Evergreens are plants that maintain their leaves (or needles) throughout the year in all seasons. In essence, they are ever green.
Evergreens come in many sizes and shapes, from shrubs to trees.
Salal is an evergreen shrub that's ubiquitous in Coastal BC forests. They grow in the shade of towering evergreens, and in open areas along cliffs and log slashes. The purple berries provide food for bears, birds, and people who eat them fresh (they can be bland), in jams and wine.
Arbutus is an example of a broad-leafed evergreen tree. The tall trunks reach for the sun with branches at the top with egg shaped leaves. The trunks have smooth chartreuse green bark that turns a distinctive reddish-brown later in the season before peeling. Arbutus grow on bluffs along the Pacific Northwest coast up through British Columbia. They are a common site on the lower portion of Powell Lake
Cedar trees grow throughout the Coastal BC forests. At lower elevations the Redcedar grows in moist areas with rich soil. It was a vital resource for First Nations peoples because it was used shelters, dugout canoes, totem poles, tools, arrows, masks, paddles, and medicinal purposes. The bark became clothing, rope, and baskets. At higher elevations the Yellow Cedar grows. Cedar wood is valuable because of its quality and resistance to decay.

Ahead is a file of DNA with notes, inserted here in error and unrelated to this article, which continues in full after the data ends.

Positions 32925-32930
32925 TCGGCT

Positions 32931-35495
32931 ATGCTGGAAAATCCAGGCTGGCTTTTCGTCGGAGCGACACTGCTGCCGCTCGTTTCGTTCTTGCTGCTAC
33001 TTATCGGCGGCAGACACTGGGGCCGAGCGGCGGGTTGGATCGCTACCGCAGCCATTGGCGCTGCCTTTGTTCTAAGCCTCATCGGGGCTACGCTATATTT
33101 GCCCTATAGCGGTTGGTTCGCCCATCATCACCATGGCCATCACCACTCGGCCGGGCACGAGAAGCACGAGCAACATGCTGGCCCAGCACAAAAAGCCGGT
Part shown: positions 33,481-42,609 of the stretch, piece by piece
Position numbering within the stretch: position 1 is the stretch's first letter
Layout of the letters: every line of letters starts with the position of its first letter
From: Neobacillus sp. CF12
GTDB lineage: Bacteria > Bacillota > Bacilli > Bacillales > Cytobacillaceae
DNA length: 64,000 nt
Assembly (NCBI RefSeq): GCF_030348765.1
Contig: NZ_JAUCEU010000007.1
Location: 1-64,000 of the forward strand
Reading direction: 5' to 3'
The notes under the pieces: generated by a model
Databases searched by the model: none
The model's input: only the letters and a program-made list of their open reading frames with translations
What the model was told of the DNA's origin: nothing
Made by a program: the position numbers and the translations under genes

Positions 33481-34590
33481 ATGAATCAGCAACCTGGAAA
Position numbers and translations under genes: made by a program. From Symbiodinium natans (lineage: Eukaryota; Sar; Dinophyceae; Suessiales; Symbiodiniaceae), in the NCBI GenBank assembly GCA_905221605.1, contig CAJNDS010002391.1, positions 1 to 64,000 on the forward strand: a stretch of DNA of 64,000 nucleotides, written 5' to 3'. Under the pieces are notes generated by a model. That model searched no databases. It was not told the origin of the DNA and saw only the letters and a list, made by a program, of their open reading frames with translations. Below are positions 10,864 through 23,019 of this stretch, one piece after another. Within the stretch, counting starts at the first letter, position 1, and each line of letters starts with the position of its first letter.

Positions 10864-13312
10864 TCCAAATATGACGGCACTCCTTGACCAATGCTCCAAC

Firs are one of the most common trees in the forests around Powell River. They grew here naturally, and are now a favourite commercial tree planted during reforestation by timber companies. The trees grow tall and straight up to 80 metres (260 feet). Old growth trees can achieve a girth of 3 metres (10 feet) at one hundred years. On the cliffs near our cabin the trees are approximately 100 years old, but most of the cut blocks are much younger.
Pine is a less common tree in the Powell River backcountry. There are a variety of species in the Pine family that grow in Coastal BC. The Western White Pine is found at lower elevations on the mainland and Vancouver Island. Lodgepole Pines can be found at the higher elevations.
Hemlock is another commercially harvested evergreen that grows in the Powell River area. The Western Hemlock grows both naturally and is planted during reforestation. The wood grain is straight and it's commonly used today in architectural millwork. First Nations peoples carved the wood for bowls and implements.
Evergreens make our home up the lake beautiful in all seasons. -- Margy